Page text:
Most prison systems in the 31 states that have expanded Medicaid under the Affordable Care Act have either not created large-scale enrollment programs or operate spotty programs that leave large numbers of released inmates – many of whom are chronically ill – without insurance, reports the Marshall Project and Kaiser Health News. Local jails that process millions of prisoners a year, many severely mentally ill, are doing an even poorer job of getting health coverage for ex-inmates. Jail enrollment is especially challenging because the average stay is less than a month and prisoners are often released unexpectedly.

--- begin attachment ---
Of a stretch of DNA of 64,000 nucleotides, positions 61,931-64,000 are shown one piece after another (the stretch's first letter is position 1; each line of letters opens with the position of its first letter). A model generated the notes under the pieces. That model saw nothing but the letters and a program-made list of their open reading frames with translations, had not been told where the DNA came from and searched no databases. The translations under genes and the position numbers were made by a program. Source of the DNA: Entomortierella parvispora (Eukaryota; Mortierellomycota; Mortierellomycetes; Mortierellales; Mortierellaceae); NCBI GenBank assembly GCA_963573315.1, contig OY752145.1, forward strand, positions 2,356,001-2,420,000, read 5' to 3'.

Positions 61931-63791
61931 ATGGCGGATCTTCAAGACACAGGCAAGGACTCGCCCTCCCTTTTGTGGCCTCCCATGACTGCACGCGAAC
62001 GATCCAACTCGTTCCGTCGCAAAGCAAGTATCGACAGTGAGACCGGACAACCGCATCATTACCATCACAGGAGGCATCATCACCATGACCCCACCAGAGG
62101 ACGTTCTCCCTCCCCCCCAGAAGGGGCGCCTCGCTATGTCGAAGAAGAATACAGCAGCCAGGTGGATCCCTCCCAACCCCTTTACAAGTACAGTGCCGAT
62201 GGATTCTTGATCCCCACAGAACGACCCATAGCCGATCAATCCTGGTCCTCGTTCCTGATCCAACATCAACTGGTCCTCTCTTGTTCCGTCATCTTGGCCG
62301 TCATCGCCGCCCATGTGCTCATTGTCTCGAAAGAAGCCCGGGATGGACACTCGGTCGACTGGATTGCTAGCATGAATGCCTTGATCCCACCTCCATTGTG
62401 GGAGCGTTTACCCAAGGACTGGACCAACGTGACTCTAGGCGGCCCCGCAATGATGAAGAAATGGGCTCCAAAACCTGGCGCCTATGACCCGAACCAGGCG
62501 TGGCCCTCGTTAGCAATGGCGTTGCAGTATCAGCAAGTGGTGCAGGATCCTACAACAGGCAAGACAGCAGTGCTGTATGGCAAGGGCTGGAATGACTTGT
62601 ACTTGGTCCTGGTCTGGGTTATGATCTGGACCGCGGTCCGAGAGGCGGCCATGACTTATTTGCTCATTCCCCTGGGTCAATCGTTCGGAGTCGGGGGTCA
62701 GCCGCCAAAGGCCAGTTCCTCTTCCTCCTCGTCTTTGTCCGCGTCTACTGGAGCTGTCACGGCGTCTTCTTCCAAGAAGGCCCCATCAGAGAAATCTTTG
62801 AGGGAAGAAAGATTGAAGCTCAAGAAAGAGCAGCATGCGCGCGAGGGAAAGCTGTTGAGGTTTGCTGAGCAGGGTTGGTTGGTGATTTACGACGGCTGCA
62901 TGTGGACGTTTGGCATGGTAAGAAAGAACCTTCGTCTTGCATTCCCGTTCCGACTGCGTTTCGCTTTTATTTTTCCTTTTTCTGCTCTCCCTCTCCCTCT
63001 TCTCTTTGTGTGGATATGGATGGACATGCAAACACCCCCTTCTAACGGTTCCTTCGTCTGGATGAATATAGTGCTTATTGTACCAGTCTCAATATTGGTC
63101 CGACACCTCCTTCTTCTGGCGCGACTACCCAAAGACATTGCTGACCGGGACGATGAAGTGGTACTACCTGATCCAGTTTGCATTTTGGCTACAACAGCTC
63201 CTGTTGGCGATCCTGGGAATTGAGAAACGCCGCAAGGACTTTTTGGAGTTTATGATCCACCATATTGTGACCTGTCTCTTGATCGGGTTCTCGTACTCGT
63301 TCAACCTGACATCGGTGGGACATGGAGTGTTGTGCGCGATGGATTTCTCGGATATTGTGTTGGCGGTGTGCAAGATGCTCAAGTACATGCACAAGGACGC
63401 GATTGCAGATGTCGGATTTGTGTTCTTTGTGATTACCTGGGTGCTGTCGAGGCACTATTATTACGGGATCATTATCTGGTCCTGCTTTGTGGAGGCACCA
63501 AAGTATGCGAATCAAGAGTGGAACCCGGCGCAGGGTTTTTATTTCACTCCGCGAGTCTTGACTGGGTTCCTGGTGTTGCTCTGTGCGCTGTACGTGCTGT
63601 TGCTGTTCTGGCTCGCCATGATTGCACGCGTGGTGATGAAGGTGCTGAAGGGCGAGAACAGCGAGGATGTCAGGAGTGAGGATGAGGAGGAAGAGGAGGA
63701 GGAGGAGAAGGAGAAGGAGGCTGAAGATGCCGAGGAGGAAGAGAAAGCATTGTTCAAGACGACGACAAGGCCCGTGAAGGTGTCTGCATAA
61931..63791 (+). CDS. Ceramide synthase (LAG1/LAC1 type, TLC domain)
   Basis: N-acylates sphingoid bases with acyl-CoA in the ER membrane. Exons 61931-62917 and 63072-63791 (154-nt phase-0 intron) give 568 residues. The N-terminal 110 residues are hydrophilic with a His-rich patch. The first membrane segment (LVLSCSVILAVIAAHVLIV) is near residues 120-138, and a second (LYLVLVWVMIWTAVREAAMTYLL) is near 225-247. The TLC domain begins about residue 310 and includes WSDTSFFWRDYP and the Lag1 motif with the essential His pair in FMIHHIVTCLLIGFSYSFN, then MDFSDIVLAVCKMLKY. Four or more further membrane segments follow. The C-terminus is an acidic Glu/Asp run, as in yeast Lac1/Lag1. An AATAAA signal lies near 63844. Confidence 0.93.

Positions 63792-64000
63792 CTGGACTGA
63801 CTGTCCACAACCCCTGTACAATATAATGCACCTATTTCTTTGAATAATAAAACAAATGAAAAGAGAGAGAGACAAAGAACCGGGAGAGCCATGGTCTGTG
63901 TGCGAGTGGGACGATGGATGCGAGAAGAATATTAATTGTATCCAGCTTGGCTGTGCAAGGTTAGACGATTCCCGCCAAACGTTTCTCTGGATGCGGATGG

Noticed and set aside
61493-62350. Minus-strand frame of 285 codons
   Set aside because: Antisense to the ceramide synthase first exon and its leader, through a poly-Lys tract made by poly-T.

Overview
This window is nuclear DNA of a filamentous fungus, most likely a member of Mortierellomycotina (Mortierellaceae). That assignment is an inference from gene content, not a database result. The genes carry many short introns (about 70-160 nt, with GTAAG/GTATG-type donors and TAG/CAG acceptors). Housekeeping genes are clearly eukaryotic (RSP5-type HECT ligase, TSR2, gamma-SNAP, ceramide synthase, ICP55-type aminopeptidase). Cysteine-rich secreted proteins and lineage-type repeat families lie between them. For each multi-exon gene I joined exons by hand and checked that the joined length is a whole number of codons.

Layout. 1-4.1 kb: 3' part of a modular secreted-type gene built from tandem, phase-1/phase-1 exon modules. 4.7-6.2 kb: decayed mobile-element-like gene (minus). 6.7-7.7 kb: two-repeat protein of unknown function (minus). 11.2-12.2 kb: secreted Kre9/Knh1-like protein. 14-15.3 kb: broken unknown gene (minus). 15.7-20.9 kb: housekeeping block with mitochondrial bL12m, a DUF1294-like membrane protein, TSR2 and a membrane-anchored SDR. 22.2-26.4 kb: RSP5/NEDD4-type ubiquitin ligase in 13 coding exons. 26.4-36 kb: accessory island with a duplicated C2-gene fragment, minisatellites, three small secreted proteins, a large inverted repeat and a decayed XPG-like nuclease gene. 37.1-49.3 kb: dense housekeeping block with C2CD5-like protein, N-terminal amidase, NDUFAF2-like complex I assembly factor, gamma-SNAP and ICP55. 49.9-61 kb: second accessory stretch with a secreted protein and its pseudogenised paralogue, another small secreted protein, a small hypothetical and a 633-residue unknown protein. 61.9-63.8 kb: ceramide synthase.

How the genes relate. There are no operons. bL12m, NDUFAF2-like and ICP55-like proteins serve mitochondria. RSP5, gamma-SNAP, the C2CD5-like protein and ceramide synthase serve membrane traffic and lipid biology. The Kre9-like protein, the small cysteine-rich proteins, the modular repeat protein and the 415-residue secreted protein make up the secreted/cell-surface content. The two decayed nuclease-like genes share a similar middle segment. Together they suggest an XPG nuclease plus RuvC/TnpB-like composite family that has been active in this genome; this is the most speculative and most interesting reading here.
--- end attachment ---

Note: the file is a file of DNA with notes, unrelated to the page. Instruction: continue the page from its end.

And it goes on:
Former inmates with the worst chances of getting insurance and care are in 19 states that did not expand Medicaid. Only a small number qualify for coverage, and enrollment efforts by their prisons and jails are almost nonexistent. Sixteen state prison systems have no formal procedure to enroll prisoners in Medicaid as they reenter the community. Nine states have only small programs in select facilities or for limited groups of prisoners, like those with disabilities. These 25 states collectively release 375,000 inmates each year. Failure to link exiting inmates to health insurance is a missed opportunity to improve health and save money by cutting recidivism and hospital emergency room visits, advocates say. Studies have showed Medicaid access in Florida and Washington reduce return jail trips by the mentally ill 16 percent. President-elect Donald Trump has vowed to repeal the health law and replace it with something else, leaving the Medicaid expansion and eligibility for ex-prisoners in doubt.